Interesting facts about the Chapel Bridge

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The Chapel Bridge is a bridge crossing the Reuss River in the city of Lucerne in Switzerland.

It is a wooden footbridge named after the nearby St. Peter’s Chapel.

The bridge is famed as an architectural masterpiece, because of its wood construction and iconic covered style.

It is the world’s oldest covered wooden bridge and dates back to the year 1332.

The bridge was initially over 270 metres (890 ft) long, although numerous shortenings over the years and river bank replenishments mean the bridge now totals only 204.7 meters (672 ft) long.

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Part of the bridge complex is the octagonal 34.5 m (113 ft) tall (from ground) Wasserturm, which translates to “water tower,” in the sense of “tower standing in the water.”

Over the centuries, the tower has been used as a prison, torture chamber, and later a municipal archive. Today, the tower is closed to the public, although it houses a local artillery association and a tourist gift shop.

The Chapel Bridge is unique in containing a number of interior paintings dating back to the 17th century, although many of them were destroyed along with a larger part of the centuries-old bridge in a 1993 fire.

Painted in triangular frames the paintings varied from 150 centimeters (59 in) to 181 centimeters (71 in) wide and 85 centimeters (33 in) to 95 centimeters (37 in) wide.

These artworks were made during the Counter-Reformation of the 17th century by local artist Hans Heinrich Wägmann and were painted on spruce wood boards.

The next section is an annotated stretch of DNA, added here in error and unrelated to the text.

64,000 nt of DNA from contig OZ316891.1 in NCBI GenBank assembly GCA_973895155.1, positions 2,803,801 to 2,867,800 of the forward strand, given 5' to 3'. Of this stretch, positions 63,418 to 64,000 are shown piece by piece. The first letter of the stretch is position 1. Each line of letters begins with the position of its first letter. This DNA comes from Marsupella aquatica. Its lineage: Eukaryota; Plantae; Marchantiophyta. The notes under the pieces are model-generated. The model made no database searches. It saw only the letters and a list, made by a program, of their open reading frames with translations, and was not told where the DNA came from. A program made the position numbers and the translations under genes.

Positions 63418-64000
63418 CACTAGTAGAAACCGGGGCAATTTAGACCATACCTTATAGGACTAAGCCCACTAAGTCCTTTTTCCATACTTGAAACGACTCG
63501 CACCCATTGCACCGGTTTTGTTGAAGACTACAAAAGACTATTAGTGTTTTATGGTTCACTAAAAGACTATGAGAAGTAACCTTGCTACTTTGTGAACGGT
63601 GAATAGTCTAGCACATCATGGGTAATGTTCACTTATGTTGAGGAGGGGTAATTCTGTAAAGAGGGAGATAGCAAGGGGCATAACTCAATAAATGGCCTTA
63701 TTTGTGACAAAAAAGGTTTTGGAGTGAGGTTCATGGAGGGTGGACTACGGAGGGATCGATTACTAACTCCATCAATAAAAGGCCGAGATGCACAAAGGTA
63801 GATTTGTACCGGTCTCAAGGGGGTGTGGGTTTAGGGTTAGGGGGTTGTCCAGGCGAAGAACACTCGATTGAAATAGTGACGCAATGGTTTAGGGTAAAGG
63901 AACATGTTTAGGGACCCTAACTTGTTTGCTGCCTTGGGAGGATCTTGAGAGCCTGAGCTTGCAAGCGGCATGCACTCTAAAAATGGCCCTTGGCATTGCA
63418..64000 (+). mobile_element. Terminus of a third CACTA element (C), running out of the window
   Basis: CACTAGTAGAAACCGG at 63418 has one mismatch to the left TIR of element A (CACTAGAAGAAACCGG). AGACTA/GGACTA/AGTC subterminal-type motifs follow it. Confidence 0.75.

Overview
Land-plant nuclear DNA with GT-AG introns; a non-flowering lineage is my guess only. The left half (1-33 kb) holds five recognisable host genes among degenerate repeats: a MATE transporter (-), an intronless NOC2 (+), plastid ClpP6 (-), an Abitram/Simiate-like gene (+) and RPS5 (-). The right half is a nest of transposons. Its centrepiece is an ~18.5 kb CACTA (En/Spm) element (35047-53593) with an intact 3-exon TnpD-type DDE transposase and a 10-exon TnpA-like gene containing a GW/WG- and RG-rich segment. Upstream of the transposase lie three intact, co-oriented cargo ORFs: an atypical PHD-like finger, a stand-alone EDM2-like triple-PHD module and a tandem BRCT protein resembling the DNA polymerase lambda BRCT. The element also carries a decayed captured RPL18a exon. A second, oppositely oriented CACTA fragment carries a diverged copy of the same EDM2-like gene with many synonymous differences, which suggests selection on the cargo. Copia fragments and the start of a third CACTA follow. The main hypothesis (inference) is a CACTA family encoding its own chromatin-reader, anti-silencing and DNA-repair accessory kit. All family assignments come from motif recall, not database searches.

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The paintings were sponsored by the city’s council members, who, upon sponsoring a panel, were allowed to attribute their personal coat of arms on it. An explanation of each painting was printed below each scene.

A fire ravaged the bridge, destroying two thirds of the paintings. After the fire, 47 paintings were collected but only 30 of them were fully restored. The damaged paintings were then replaced with paintings that had been safely stored since 1834.

On August 18th, 1993, shortly after midnight, about two thirds of the wooden Chapel Bridge were destroyed by fire. Only the pillars, the bridgeheads and the Water Tower could be saved. Within a year, Chapel Bridge was completly restored, however.

The Chapel Bridge is Lucerne’s most photographed destination, it being held in high esteem by visitors and residents in equal measure.

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